Linux Access in State and Local Government, Part I

A new series about the state of open source in government—where it's happening, what it's used for, who's for it and who's against it.

People believe that governments have embraced Linux and open-source software. You might see headlines saying that Linux advocates have made serious inroads in government. Logic dictates that Linux works well and the price is right, so why not?

This year, Oregon and Texas legislators introduced house and senate bills respectively supporting open-source software. Both legislative bills made their way to committee hearings, but the results differed significantly. Oregon's HB 2892 died. In Texas, SB 1579 found favor in the Committee and remains pending due to a walkout by approximately 50 members of the House.

California and Oklahoma also made attempts do some legislative mandating to use open-source software that died quietly. Rhode Island didn't see legislative action, but it did build a Linux portal for the state's rules and regulations database, which received good reviews.

Other states, such as Alabama, attempted grass roots efforts from their Information Service Departments to implement open-source initiatives. Grass roots efforts exist in Iowa, Utah, Hawaii and Louisiana.

We discovered open-source initiatives in city and county government units across the country. Similar to commercial users of Linux, the various local efforts have started at the bottom. One city in a far northwestern state secretly deployed Linux to avoid an entanglement with a local software company. In Texas, Houston looks like a pioneer and has already seen reduced costs and saved taxpayer money.

Depending on your worldview, we could say the Open Source community made important strides or failed miserably in the past year. Regardless, we gained extensive knowledge of our situation in state and local government. This discussion covers specifics of our overall findings.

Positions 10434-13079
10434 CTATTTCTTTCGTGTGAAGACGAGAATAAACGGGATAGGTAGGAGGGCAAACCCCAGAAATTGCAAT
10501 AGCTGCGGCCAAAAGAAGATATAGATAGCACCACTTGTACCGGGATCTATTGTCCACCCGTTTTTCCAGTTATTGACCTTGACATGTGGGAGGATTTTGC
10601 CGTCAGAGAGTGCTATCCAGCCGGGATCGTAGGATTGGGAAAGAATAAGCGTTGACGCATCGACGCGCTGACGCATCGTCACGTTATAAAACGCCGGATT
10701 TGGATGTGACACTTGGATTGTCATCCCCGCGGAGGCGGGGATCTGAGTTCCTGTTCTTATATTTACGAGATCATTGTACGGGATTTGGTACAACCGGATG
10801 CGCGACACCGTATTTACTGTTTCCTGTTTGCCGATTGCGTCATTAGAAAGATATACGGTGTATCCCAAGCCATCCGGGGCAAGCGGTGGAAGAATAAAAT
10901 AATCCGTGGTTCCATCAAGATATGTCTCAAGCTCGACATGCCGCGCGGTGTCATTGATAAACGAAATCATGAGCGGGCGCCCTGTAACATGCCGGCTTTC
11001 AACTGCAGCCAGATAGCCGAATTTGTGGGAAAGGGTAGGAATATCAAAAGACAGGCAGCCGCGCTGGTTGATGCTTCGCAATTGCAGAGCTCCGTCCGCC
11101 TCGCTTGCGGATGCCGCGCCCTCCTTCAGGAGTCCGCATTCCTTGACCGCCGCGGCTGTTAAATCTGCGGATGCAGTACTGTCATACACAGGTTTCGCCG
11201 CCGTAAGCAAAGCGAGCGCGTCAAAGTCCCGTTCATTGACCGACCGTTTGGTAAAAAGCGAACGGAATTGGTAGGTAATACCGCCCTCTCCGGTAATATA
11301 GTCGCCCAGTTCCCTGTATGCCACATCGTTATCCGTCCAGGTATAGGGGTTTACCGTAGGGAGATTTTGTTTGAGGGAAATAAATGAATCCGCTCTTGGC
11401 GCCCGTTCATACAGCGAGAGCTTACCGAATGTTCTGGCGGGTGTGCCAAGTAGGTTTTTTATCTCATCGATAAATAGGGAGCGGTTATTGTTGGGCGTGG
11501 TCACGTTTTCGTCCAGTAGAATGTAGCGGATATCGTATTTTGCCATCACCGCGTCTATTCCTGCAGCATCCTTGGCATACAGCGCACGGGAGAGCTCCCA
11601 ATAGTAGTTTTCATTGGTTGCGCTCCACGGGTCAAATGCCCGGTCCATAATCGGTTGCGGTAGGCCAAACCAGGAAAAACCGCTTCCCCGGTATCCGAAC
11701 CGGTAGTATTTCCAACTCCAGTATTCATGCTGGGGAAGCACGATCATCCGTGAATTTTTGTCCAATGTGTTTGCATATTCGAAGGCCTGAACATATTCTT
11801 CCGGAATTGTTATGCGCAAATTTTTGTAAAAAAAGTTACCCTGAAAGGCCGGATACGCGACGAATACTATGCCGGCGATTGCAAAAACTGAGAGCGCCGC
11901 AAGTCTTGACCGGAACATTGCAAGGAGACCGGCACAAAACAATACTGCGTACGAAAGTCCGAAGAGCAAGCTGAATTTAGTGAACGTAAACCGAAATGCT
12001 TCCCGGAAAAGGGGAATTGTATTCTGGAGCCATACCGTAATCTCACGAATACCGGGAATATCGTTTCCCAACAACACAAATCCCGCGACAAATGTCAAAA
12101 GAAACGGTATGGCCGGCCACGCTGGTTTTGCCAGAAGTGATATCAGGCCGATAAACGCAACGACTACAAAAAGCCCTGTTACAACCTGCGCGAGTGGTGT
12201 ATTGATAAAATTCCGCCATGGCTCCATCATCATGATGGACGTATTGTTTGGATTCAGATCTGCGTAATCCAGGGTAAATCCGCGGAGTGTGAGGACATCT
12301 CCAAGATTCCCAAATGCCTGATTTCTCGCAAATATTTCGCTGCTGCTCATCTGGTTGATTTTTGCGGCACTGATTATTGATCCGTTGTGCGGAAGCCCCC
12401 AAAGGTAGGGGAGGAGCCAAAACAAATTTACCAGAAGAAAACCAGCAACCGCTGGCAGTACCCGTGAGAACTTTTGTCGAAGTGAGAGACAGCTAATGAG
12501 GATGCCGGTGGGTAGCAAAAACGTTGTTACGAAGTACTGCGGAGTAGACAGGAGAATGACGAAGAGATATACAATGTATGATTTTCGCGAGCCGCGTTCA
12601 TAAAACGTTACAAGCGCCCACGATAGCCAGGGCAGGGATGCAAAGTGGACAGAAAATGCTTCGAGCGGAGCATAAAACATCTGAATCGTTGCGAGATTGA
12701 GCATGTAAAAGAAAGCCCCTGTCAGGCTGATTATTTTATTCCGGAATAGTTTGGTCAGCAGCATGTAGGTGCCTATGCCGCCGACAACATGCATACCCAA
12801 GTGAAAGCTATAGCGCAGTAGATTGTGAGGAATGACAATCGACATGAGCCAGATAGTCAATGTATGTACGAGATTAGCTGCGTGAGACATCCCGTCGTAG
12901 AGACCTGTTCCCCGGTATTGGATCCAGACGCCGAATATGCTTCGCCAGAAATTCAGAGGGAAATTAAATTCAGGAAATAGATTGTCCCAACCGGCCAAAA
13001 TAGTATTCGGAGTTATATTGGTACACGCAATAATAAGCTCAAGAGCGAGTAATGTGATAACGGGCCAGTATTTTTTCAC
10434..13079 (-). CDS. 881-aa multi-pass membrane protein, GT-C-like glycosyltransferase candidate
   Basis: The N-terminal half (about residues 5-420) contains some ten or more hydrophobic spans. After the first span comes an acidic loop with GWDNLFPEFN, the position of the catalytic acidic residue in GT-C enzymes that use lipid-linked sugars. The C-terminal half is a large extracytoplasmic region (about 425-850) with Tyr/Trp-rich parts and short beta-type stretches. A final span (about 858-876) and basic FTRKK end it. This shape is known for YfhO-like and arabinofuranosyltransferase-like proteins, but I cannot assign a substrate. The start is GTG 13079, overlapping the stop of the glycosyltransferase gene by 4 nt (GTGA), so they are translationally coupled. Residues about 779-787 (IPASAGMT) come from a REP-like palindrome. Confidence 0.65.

The Issues

The main thing a government unit considering open-source software wants to know is how it can save money. The people who answer to their constituents need to show cost cutting and a balanced budget.

A level below the legislators and government officials lays a large, permanent bureaucracy. The managers spend time working on technical issues such as reliability, continuity, security and interoperability. At lower levels, people maintain the existing systems with little funding for development. They need solutions they can deploy with little effort that fit seamlessly into their infrastructures.

Interested parties make up the final group with issues. These include advocates and the opposition. Here, I depict the opposition as well funded and organized. The advocates have little organization, financial resources and/or participants.

Saving Money

During the Texas hearing, Senate sponsor John Carona summed up the money situation nicely during the hearing before the Administrative Committee. He addressed the lobbyists making up the opposition and said:

Again, I don't understand why you all are so threatened by this, but from a careful look at the lobbyists in this room that are representing Microsoft, and all of you here representing proprietary software companies which—let's face it, that's where the big money is; it's not in open source, it's in proprietary—it's rather transparent as to why you all feel so threatened by this language. And I'll tell you, this [bill] is innocuous, but next session I'll be on a crusade.